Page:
What will happen to church attendance after COVID-19 is up in the air with one article suggesting “Surveys do show signs of hopefulness — and also cause for concern.” But, the same piece also hints that some religious buildings will not survive because of the trouble from COVID-19:
In Maine, Judy Grant, 77, was a newcomer to Waldoboro who started watching the services online and then began attending in person…
“I’m extremely disappointed,” she said. “A lot of churches are closing. I think COVID had a big part in this latest shrinkage, but they were shrinking even before that,” she said…
Afterward, people began removing some of the church’s contents, including religious paintings, some furniture, and other items.
Grant said some hope the building will come alive again with a new congregation: “We have to be positive — and pray.”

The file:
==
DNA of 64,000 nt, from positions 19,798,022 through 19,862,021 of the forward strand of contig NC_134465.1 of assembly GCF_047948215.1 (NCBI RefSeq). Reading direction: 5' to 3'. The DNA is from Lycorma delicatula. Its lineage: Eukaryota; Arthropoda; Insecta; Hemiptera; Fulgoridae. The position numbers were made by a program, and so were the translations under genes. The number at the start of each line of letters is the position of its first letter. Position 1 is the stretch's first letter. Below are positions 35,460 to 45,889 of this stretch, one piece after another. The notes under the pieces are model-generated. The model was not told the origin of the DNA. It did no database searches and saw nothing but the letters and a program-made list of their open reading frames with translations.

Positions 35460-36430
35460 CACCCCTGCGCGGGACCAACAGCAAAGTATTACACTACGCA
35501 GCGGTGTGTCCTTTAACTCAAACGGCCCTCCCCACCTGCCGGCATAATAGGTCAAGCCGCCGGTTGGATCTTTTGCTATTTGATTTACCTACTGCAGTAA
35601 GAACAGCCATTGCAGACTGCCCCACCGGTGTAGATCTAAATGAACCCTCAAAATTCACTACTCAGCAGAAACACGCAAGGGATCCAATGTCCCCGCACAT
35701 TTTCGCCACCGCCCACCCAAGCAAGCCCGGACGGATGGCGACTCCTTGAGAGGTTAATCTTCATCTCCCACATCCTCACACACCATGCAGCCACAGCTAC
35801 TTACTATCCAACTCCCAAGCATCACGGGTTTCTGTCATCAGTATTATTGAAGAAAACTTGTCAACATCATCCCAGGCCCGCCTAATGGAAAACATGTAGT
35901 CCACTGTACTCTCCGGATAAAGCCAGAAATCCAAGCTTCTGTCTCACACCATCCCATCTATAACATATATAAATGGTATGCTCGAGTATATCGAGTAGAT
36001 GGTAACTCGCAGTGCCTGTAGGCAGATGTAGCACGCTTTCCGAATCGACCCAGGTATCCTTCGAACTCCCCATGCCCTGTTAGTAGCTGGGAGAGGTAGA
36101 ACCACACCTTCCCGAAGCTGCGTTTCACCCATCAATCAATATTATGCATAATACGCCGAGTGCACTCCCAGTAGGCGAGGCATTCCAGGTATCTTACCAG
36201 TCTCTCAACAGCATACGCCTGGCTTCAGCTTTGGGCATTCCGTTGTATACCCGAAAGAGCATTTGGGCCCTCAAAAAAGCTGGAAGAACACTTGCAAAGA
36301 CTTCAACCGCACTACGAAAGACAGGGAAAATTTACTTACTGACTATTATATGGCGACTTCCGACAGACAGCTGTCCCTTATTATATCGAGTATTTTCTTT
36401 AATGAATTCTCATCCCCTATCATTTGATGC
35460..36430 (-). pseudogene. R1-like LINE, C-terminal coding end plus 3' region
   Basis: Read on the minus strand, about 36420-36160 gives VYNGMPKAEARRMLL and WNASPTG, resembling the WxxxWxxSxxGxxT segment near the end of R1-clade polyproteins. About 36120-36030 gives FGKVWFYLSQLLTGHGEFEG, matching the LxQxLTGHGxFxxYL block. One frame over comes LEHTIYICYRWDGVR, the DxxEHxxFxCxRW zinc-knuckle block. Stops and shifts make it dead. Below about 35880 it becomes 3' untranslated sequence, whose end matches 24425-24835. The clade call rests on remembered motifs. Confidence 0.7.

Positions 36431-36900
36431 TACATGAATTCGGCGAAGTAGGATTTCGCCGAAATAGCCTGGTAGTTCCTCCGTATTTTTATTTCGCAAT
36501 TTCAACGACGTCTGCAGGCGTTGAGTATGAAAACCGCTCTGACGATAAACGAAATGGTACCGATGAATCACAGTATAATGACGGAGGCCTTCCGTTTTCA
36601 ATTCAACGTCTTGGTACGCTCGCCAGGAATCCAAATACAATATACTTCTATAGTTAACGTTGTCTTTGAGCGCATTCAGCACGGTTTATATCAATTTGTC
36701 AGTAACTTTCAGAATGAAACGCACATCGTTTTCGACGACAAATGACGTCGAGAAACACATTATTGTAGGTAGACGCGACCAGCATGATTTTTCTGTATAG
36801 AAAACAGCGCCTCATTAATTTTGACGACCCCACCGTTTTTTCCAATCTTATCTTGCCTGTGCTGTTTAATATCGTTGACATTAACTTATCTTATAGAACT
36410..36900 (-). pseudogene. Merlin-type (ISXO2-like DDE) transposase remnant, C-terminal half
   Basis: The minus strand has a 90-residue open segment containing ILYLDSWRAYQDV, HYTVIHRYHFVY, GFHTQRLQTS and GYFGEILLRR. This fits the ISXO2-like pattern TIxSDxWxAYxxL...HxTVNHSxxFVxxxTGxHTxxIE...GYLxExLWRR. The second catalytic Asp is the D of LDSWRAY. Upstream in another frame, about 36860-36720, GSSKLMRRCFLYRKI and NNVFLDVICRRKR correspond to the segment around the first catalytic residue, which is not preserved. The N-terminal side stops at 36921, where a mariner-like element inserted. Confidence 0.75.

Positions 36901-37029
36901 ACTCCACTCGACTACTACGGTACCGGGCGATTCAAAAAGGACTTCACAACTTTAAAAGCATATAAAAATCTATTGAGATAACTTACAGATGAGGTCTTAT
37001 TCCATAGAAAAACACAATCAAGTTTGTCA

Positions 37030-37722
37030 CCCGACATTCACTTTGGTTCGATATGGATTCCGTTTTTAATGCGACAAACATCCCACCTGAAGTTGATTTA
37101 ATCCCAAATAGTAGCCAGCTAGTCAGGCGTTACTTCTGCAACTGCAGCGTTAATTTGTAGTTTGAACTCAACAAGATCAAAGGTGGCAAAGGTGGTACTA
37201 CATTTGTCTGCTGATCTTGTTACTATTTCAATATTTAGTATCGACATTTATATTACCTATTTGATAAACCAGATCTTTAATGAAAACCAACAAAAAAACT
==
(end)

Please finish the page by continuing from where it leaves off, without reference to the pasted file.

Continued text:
With all that has happened, some religious congregations will stop meeting and will no longer need their building. If there is an uptick in closings of religious congregations, there might be a lot of religious buildings on the market as religious groups look to sell empty buildings.
As the example above suggests, the existing religious structure could be used by another religious group. Building a new structure is a costly task and a new congregation might jump at the opportunity to acquire and modify an existing building. The religious building could be converted to another use, whether a business office or residences. Or, a developer might see the land as good site for another use all together. Some religious buildings occupy important spaces in communities.
Even as religious groups respond to the winding down of COVID-19, it will be worth paying attention to religious buildings as well as religious congregations. As my colleague Robert Brenneman and I argue in Building Faith: A Sociology of Religious Structures, religious buildings play an important role in shaping worship and community.